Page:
Tea production is labour intensive and offers substantial employment to people in the rural areas where both farms and processing plants are located. Tea is grown in Mbeya, Iringa, Tanga and Kagera regions. It is among the cash crops whose production has maintained an upward trend for several years; currently it is above 33,000 tonnes per annum, according to the Tea Board reports.

Sisal, which is not indigenous to Africa, is one of Tanzania’s main exports. It was introduced to Tanganyika (now Mainland Tanzania) from Mexico at the end of the 19th century. The leaf tissue of this plant yields hard, flexible fibres, which are suitable for making rope and twine, cord matting, padding and upholstery. International trading reports show that sisal accounts for two-third of world’s production of hard fibres, and about three-quarters of sisal consumption is for agricultural twine. The economic importance of sisal declined in the 1970s due to falls in world market prices caused by the introduction of synthetics as alternatives to sisal. The sisal industry in Tanzania is currently facing problems at both productions as well as on the world market.

There are about 82 estates in the country, mainly in Morogoro and Tanga regions but still annual production is as low as an average of 34,000 tonnes, reports from the Sisal Board reveal.

Small-scale farmers using traditional methods of farming in the Southern Highlands regions of Mbeya and Iringa grow the bulk of pyrethrum; the crop’s industry is in a situation of increase and decline in production threatening its viability. Currently its production is estimated at 2,500 tonnes putting the industry in great need for improvement reforms.

Another export crop found in the country is cocoa. It was introduced in Tanzania at the beginning of this century. It has gained importance as an export crop over the past two decades. The major global issue facing its production at present is over-supply of the commodity and the collapse of the international marketing arrangements. This crop is said to be a good small-scale foreign exchange earner, earning almost 6 million US dollars, surpassing many other non-traditional exports. It is mainly produced in Mbeya, Tanga and Morogoro regions.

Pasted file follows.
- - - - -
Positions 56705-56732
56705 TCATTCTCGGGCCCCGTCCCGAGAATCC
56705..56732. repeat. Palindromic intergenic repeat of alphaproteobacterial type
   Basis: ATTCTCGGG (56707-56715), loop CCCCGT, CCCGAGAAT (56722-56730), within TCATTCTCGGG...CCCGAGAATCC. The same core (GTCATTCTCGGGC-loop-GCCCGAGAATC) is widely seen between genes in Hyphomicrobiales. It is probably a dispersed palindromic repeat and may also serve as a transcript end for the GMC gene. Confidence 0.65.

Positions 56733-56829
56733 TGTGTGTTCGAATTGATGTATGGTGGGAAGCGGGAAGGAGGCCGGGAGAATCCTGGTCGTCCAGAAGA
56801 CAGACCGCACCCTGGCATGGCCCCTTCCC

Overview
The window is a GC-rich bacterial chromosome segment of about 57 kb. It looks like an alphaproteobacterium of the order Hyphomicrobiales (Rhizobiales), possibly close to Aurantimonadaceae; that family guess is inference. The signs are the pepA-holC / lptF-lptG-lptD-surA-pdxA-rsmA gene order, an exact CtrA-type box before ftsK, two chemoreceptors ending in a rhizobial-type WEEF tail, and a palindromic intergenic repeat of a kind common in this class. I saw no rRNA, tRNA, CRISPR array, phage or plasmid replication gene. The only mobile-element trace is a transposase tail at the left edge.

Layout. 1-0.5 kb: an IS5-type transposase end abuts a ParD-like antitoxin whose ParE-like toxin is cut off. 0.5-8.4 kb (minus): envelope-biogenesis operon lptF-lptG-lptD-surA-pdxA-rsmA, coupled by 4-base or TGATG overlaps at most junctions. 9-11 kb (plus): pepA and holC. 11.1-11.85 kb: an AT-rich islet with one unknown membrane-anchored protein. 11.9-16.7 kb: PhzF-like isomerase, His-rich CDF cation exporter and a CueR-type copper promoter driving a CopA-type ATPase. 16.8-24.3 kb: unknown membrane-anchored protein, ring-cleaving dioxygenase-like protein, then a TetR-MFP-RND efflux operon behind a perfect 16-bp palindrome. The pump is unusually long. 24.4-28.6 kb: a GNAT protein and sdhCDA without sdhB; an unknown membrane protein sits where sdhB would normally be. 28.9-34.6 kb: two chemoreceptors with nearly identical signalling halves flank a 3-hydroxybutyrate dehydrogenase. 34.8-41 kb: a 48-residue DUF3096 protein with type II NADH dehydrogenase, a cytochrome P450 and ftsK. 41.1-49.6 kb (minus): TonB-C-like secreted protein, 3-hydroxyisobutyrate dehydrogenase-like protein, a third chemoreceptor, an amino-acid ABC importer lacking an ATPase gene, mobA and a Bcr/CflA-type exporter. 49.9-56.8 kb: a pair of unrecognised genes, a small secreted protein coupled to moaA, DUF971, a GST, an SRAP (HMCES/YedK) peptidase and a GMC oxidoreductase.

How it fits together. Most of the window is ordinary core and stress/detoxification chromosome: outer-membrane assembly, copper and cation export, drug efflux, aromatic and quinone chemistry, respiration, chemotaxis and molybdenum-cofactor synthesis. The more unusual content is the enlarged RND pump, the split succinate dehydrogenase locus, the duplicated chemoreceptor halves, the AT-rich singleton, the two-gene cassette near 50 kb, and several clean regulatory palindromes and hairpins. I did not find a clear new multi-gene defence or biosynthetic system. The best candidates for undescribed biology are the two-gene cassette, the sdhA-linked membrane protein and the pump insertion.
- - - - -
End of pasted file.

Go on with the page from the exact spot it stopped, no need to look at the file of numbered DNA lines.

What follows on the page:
Pulses produced in Tanzania include beans, cowpeas, pigeon peas, green beans, yellow and green grams, Bambara nuts and lentils. Some of these crops are important food items in both rural and urban areas. Production of pulses in Tanzania is mainly done in Kagera, Shinyanga, Mbeya, and Arusha regions.

Experts say that inadequate support services in terms of research, extension and modern inputs have combined to depress yields and total production. Other problems include disorganized domestic and export marketing system, coupled with insufficient information to link domestic market with the export markets.

Tanzania also produces spices for both domestic and export markets, these include sweet and hot pepper, chillies, ginger, onions, coriander, garlic, turmeric, cinnamon and vanilla.

The most challenging issues are availability of improved seeds and storage problems due to oversupply during the growing months and severe shortages during off-season. Export prospects are good for cardamom, onions and pepper (dry).

Daily News TZ

Article Categories

AGRA agribusiness agrochemicals agroforestry aid Algeria aloe vera Angola aquaculture banana barley beans beef bees Benin biodiesel biodiversity biof biofuel biosafety biotechnology Botswana Brazil Burkina Faso Burundi CAADP Cameroon capacity building cashew cassava cattle Central African Republic cereals certification CGIAR Chad China CIMMYT climate change cocoa coffee COMESA commercial farming Congo Republic conservation agriculture cotton cow pea dairy desertification development disease diversification DRCongo drought ECOWAS Egypt Equatorial Guinea Ethiopia EU EUREPGAP events/meetings exports fa fair trade FAO fertilizer finance fisheries floods flowers food security fruit Gabon Gambia gender issues Ghana GM crops grain green revolution groundnuts Guinea Bissau Guinea Conakry HIV/AIDS honey hoodia horticulture ICIPE ICRAF ICRISAT IFAD IITA imports India infrastructure innovation inputs investment irrigation Ivory Coast jatropha kenaf keny Kenya khat land deals land management land reform Lesotho Liberia Libya livestock macadamia Madagascar maize Malawi Mali mango marijuana markets Mauritania Mauritius mechanization millet Morocco Mozambique mushroom Namibia NEPAD Niger Nigeria organic agriculture palm oil pastoralism pea pest control pesticides pineapple plantain policy issues potato poultry processing productivity Project pyrethrum rai rain reforestation research rice rivers rubber Rwanda SADC Sao Tome and Principe seed seeds Senegal sesame Seychelles shea butter Sierra Leone sisal soil erosion soil fertility Somalia sorghum South Africa South Sudan Southern Africa spices standards subsidies Sudan sugar sugar cane sustainable farming Swaziland sweet potato Tanzania tariffs tea tef tobacco Togo tomato trade training Tunisia Uganda UNCTAD urban farming value addition value-addition vanilla vegetables water management weeds West Africa wheat World Bank WTO yam Zambia Zanzibar zero tillage Zimbabwe

  © 2007 Africa News Network design by Ourblogtemplates.com

Back to TOP